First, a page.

But that's hardly the only thing that makes this film worthwhile. About 45 minutes into it, I stopped and thought, "Why am I enjoying this movie?" because it seems like a very mundane film. The mundane aspects vanished shortly after that 45-minute mark; nonetheless, the elements that made it interesting up to that point make it riveting afterwards.
I think one thing that it has going for it is that it's Danish, and not only are Danes taller and smarter than most people; they also make pretty movie-pictures. It was the Danes, after all, who invented the Dogme filmmaking rules, which are designed to make it harder to make a film. Sometimes, in film-making as in love-making, harder is better.
Director Susanne Bier previously made one Dogme film, and she takes some of those elements into her latest work. The plot is freakishly tight; the camerawork, though flawless, is almost all handheld; the drama comes from the horrors of simple human interaction.
The story begins with middle-age Jacob working in an orphanage in Bombay, India. He's called back to his native Denmark, because there might be a chance to gain some funding, and since the orphanage has to turn away 500 children for every 50 it takes in, a little cash is probably worth spending a few days amongst blue-eyed ex-colonialists.
When Jacob arrives, he meets with wealthy financier Jørgen. Of course, Jacob the idealist hates him, but, in seeking his cash, agrees to go to the wedding of his daughter. If you caught the ambiguity in that sentence, you've caught the central plot motif.
But that's hardly the only twist in this film. Carefully spaced throughout its two hours are a series of odd reversals that would make Shakespeare envious. While I can't reveal the plot without ruining its charm, I will say that Deckard is an android, the psychiatrist has been dead for the whole movie, it's only a dream, Romeo kills himself, Lt. Cmdr. Tom Farrell is the Russian spy, her best friend marries the other woman, the alien is hiding in the escape pod, Elizabeth marries Darcy, Old Yeller dies, they throw the ring in Mount Doom, Darth is Luke's father and Bambi's mother gets shot by hunters.
But the twisting plot wouldn't work if it weren't for the excellent acting. Mads Mikkelsen (who played the villain in Casino Royale) is not only one of the finest Danish actors working; he may well be one of the best actors in any Schengenland country. When he discovers that Jørgen's wife is the woman who left him 20 years earlier, the coincidence seems impossible. Luckily, that very coincidence is at the heart of the cunningly crafted plot that Jørgen, who carries a dark secret, has set in motion and which motivates the film.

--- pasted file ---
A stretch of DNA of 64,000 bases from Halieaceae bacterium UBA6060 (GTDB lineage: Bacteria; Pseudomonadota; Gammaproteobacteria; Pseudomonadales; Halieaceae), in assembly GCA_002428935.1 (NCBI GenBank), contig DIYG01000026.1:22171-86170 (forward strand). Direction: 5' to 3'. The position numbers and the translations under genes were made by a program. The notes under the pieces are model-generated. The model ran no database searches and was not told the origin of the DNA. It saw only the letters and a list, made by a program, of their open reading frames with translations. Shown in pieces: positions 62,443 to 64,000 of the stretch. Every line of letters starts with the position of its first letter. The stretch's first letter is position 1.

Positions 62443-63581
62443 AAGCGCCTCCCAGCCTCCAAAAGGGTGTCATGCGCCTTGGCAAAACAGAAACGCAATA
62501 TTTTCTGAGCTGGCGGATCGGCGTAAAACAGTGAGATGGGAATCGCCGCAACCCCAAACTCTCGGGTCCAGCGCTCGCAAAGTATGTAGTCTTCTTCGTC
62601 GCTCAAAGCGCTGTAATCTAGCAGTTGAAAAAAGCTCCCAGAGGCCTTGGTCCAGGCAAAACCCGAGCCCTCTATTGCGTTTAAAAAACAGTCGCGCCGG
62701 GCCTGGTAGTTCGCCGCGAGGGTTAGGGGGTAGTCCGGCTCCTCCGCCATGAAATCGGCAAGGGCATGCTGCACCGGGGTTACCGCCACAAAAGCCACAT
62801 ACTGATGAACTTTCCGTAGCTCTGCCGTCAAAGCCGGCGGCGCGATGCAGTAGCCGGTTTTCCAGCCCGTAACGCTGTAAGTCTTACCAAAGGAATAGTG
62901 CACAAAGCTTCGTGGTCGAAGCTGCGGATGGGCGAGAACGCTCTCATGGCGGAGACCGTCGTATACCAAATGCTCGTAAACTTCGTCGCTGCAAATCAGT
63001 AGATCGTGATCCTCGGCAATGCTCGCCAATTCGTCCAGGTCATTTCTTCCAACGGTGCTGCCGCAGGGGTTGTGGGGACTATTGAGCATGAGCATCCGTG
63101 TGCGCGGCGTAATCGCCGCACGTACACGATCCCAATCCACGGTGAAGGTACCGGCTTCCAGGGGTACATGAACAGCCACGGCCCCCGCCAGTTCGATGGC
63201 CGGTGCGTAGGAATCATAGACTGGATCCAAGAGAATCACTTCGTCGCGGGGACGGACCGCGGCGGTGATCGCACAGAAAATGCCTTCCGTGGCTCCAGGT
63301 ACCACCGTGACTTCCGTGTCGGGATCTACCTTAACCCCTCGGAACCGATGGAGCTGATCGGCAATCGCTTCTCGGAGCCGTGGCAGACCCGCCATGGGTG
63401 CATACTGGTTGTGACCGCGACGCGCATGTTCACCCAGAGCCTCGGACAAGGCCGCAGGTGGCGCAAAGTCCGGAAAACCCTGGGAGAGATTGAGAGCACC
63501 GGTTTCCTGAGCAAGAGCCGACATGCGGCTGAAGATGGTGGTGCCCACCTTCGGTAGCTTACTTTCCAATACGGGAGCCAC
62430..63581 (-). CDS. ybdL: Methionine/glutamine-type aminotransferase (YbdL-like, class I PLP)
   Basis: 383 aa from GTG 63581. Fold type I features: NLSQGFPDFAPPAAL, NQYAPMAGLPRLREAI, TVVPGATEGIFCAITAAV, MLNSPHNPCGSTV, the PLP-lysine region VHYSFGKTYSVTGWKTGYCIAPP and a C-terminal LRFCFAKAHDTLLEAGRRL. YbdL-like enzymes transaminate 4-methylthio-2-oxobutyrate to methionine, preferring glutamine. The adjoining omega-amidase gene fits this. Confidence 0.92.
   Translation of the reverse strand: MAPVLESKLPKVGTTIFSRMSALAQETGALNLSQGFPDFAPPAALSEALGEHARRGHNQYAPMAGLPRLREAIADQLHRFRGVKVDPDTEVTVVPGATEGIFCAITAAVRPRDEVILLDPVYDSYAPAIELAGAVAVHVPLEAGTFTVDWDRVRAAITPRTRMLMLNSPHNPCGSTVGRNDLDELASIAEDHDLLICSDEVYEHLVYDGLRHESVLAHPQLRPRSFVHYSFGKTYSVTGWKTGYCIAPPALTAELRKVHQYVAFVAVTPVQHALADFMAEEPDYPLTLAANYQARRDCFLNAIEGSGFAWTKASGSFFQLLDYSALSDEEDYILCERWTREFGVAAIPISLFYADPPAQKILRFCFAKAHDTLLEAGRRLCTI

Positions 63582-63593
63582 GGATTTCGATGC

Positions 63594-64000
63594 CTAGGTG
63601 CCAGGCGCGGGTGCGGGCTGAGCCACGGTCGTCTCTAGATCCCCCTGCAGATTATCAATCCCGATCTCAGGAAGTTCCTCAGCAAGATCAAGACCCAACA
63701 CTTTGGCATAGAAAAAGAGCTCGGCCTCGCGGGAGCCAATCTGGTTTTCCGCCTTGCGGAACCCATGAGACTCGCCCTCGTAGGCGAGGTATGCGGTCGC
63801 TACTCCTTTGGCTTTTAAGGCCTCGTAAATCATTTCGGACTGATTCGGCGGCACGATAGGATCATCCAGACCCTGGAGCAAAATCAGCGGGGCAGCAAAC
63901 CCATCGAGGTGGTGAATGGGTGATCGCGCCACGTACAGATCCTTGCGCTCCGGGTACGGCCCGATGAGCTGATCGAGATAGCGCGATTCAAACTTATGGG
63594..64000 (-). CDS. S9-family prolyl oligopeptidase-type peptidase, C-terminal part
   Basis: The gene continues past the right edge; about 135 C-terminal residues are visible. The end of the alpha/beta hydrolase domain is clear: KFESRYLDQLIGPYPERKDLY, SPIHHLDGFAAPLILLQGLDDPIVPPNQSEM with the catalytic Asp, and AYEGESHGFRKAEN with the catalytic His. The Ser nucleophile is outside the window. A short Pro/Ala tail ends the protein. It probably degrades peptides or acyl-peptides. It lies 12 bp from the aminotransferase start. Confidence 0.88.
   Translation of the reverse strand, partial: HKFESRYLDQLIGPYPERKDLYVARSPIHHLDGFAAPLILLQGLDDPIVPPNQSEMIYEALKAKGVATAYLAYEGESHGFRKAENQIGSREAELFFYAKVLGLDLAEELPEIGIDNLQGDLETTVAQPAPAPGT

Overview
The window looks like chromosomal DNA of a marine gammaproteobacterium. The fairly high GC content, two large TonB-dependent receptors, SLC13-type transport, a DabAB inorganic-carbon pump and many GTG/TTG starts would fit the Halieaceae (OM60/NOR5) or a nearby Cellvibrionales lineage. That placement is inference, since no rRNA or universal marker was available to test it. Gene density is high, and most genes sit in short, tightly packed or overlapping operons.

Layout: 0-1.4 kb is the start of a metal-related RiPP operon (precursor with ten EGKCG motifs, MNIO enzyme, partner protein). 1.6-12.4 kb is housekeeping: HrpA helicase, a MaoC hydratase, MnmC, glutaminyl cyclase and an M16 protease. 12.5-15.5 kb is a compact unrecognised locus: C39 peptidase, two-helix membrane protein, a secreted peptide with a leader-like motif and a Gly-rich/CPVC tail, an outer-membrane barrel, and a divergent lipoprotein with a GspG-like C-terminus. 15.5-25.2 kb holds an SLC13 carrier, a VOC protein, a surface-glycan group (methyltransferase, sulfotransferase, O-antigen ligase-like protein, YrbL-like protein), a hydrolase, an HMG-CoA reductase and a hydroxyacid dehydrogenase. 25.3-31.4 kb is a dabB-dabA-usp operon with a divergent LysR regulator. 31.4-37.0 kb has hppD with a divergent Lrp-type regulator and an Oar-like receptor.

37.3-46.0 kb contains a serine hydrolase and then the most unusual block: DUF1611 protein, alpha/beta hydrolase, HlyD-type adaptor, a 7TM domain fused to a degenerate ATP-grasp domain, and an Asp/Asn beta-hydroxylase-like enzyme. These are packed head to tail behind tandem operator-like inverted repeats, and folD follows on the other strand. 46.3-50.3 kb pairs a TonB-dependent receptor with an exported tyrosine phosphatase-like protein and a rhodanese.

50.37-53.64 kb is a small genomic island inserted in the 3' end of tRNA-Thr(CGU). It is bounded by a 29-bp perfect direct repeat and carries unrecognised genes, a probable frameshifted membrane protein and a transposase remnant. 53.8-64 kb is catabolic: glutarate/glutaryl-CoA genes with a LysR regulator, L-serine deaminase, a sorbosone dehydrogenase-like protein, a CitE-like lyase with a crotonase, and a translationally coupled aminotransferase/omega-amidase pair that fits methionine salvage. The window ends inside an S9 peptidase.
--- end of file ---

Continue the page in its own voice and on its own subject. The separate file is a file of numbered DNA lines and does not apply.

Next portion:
With no special effects, gun battles, spaceships or talking dinosaurs, the four cinematographers of this film have nonetheless created something that is visually every bit as engaging as watching Steven Spielberg coax a talking dinosaur onto a spaceship with a gun battle.
The camera frequently cuts to extreme close-ups of eyes, hands nervously twitching, foreheads wrinkled in despair and dead flowers rotting on the vine. This could easily be a cheesy effect in an American tearjerker, but under Bier's unexpectedly powerful directing, it creates the effect we have when actually engaging in an emotionally unpleasant conversation, as our eyes dart about for some sort of relief.
Bier also creates characters who are both sympathetic and morally questionable, and she uses them to craft a film that's climactically satisfying without neatly tying everything up.
As the story shifts from Jacob's concerns to Jørgen's, Jørgen becomes every bit as sympathetic as the penniless orphans whom Jacob congratulates himself for caring about. Even the minor characters come to life, and no one winds up being a set piece.
At two hours, the film rarely drags, except perhaps for a few minutes after the first hour when it seems like everything that could possibly be in any given plot has already been revealed. It is, in fact, at that point that all of the previous events acquire a new meaning--a difficult trick to pull off, and one that most writers flub.
Bier does it not only without straining credulity or creating artificiality, but also without a great deal of expository dialogue. In certain sequences, important facts are revealed solely by the expression on character faces. It's exactly these points--where, in an American film, one character would say to the other, "Why, not only are you the woman who left me 20 years ago, but plot point, explication, emotional response, further explication"--that make After the Wedding a rare treat.